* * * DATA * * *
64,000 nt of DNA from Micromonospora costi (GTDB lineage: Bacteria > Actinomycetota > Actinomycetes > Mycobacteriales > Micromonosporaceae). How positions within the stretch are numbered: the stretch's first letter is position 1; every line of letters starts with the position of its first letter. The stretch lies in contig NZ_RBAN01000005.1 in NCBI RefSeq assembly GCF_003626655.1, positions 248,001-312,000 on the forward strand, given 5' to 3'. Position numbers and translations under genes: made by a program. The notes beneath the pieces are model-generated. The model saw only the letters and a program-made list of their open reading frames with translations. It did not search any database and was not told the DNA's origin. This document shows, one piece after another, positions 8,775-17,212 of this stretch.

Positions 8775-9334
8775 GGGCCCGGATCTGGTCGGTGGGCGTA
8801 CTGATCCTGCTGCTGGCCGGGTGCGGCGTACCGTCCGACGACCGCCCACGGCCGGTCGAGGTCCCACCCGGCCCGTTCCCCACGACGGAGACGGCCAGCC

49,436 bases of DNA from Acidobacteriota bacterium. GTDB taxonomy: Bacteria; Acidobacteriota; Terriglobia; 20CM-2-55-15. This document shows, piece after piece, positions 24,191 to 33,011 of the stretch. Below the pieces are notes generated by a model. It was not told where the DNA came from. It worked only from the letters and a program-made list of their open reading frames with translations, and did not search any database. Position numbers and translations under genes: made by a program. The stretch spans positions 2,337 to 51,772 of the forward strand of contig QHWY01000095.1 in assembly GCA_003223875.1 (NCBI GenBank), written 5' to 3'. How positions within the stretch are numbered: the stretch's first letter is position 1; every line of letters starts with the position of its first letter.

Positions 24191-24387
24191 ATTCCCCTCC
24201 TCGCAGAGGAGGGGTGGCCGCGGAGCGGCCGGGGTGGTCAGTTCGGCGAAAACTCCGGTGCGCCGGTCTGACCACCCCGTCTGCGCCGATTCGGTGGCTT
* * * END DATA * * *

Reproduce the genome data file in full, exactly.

64,000 nt of DNA from Micromonospora costi (GTDB lineage: Bacteria > Actinomycetota > Actinomycetes > Mycobacteriales > Micromonosporaceae). How positions within the stretch are numbered: the stretch's first letter is position 1; every line of letters starts with the position of its first letter. The stretch lies in contig NZ_RBAN01000005.1 in NCBI RefSeq assembly GCF_003626655.1, positions 248,001-312,000 on the forward strand, given 5' to 3'. Position numbers and translations under genes: made by a program. The notes beneath the pieces are model-generated. The model saw only the letters and a program-made list of their open reading frames with translations. It did not search any database and was not told the DNA's origin. This document shows, one piece after another, positions 8,775-17,212 of this stretch.

Positions 8775-9334
8775 GGGCCCGGATCTGGTCGGTGGGCGTA
8801 CTGATCCTGCTGCTGGCCGGGTGCGGCGTACCGTCCGACGACCGCCCACGGCCGGTCGAGGTCCCACCCGGCCCGTTCCCCACGACGGAGACGGCCAGCC

49,436 bases of DNA from Acidobacteriota bacterium. GTDB taxonomy: Bacteria; Acidobacteriota; Terriglobia; 20CM-2-55-15. This document shows, piece after piece, positions 24,191 to 33,011 of the stretch. Below the pieces are notes generated by a model. It was not told where the DNA came from. It worked only from the letters and a program-made list of their open reading frames with translations, and did not search any database. Position numbers and translations under genes: made by a program. The stretch spans positions 2,337 to 51,772 of the forward strand of contig QHWY01000095.1 in assembly GCA_003223875.1 (NCBI GenBank), written 5' to 3'. How positions within the stretch are numbered: the stretch's first letter is position 1; every line of letters starts with the position of its first letter.

Positions 24191-24387
24191 ATTCCCCTCC
24201 TCGCAGAGGAGGGGTGGCCGCGGAGCGGCCGGGGTGGTCAGTTCGGCGAAAACTCCGGTGCGCCGGTCTGACCACCCCGTCTGCGCCGATTCGGTGGCTT